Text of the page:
Virginia farmers will help shape national Farm Bureau policies

virginia farm bureauSeven delegates and two alternates from Virginia Farm Bureau Federation will join Farm Bureau producer members from across the nation in shaping policies important to farmers and ranchers at the 2019 American Farm Bureau Federation Annual Convention.

The event, which will be AFBF’s 100th consecutive annual convention, will be held Jan. 11-16 in New Orleans.

Delegates from Virginia are VFBF President Wayne F. Pryor of Goochland County, VFBF Vice President Scott Sink of Franklin County, Lynwood Broaddus of Caroline County, Coley Drinkwater of Dinwiddie County, W.P. Johnson of Bedford County, C.W. Pratt of Smyth County and C.T. Thiemann of Louisa County, and alternates Stephanie Cornell of Prince William County and Byron Stonecypher of Chesapeake.

The Virginia delegates will help formulate AFBF policies for 2019 related to labor, animal agriculture and livestock transportation issues, land management and more.

“Issues addressed at the American Farm Bureau convention have the potential to affect Virginia’s farmers and their peers nationwide,” Pryor noted. “We rely on American Farm Bureau to represent our interests in Congress, and it’s important that we participate in their policy development process for the coming year. Additionally, the convention is a great opportunity for personal and professional development, and the experience of meeting with producers from throughout the nation is a unique one.”

Farmers taking part this year’s convention will have the opportunity to attend workshops to help them enhance their business operations and receive updates on national farm issues and commodity markets. Additionally, they will have the opportunity to support VFBF Young Farmers Program award winners. Winners of the VFBF Young Farmers of the Year Achievement Award, Discussion Meet and Excellence in Agriculture Award will compete during the convention.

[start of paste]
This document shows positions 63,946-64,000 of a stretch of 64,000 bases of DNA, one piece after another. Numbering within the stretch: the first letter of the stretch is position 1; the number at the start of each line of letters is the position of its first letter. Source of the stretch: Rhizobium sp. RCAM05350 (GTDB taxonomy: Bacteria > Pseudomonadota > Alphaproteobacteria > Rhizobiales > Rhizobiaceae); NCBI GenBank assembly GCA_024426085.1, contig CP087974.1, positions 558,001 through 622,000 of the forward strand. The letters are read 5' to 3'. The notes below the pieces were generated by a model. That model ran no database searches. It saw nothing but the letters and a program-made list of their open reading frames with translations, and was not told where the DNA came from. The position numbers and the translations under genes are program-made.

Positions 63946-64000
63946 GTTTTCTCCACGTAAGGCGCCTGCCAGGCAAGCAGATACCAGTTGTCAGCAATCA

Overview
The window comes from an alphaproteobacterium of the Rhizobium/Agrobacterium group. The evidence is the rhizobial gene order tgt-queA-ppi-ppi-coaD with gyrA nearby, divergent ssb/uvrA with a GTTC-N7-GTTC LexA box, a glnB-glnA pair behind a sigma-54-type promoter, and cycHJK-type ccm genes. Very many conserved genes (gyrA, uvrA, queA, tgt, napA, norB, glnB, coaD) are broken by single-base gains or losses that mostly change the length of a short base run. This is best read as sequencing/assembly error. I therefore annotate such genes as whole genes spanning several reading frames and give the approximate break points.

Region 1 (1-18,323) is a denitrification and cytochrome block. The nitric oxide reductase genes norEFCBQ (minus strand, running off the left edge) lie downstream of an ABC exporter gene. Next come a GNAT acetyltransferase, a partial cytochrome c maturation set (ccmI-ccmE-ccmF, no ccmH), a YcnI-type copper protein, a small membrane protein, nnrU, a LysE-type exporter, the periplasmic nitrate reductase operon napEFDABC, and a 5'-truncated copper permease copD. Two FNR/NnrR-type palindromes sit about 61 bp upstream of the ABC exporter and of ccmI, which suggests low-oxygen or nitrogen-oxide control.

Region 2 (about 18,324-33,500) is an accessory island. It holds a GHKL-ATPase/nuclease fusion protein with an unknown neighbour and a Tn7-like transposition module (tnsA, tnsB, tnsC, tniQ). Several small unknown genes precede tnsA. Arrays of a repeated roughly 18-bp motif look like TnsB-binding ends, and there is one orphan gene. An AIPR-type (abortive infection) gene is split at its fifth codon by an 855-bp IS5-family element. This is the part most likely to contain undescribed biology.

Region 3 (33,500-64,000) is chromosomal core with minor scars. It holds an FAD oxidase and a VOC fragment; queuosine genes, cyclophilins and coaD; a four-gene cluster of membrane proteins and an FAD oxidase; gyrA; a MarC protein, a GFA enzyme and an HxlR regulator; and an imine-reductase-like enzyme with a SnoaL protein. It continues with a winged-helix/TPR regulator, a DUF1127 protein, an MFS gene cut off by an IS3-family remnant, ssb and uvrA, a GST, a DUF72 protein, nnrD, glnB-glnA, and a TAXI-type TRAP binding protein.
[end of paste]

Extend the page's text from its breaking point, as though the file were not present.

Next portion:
The Virginia competitors are John and Lydia Shepherd of Nottoway County, who won the Achievement Award; Jesse Martin of Rockingham County, who won the Discussion Meet; and Amy Fannon of Lee County, who won the Excellence in Agriculture Award.

augusta free press

uva basketball team of destiny

Team of Destiny: Inside UVA Basketball's improbable run

Team of Destiny: Inside Virginia Basketball’s Run to the 2019 National Championship, by Jerry Ratcliffe and Chris Graham, is available for $25.

The book, with additional reporting by Zach Pereles, Scott Ratcliffe and Scott German, will take you from the aftermath of the stunning first-round loss to UMBC in 2018, and how coach Tony Bennett and his team used that loss as the source of strength, through to the ACC regular-season championship, the run to the Final Four, and the thrilling overtime win over Texas Tech to win the 2019 national title, the first in school history.


Augusta Free Press content is available for free, as it has been since 2002, save for a disastrous one-month experiment at putting some content behind a pay wall back in 2009. (We won’t ever try that again. Almost killed us!) That said, it’s free to read, but it still costs us money to produce. The site is updated several times a day, every day, 365 days a year, 366 days on the leap year. (Stuff still happens on Christmas Day, is what we’re saying there.) AFP does well in drawing advertisers, but who couldn’t use an additional source of revenue? From time to time, readers ask us how they can support us, and we usually say, keep reading. Now we’re saying, you can drop us a few bucks, if you’re so inclined.


augusta free press
augusta free press news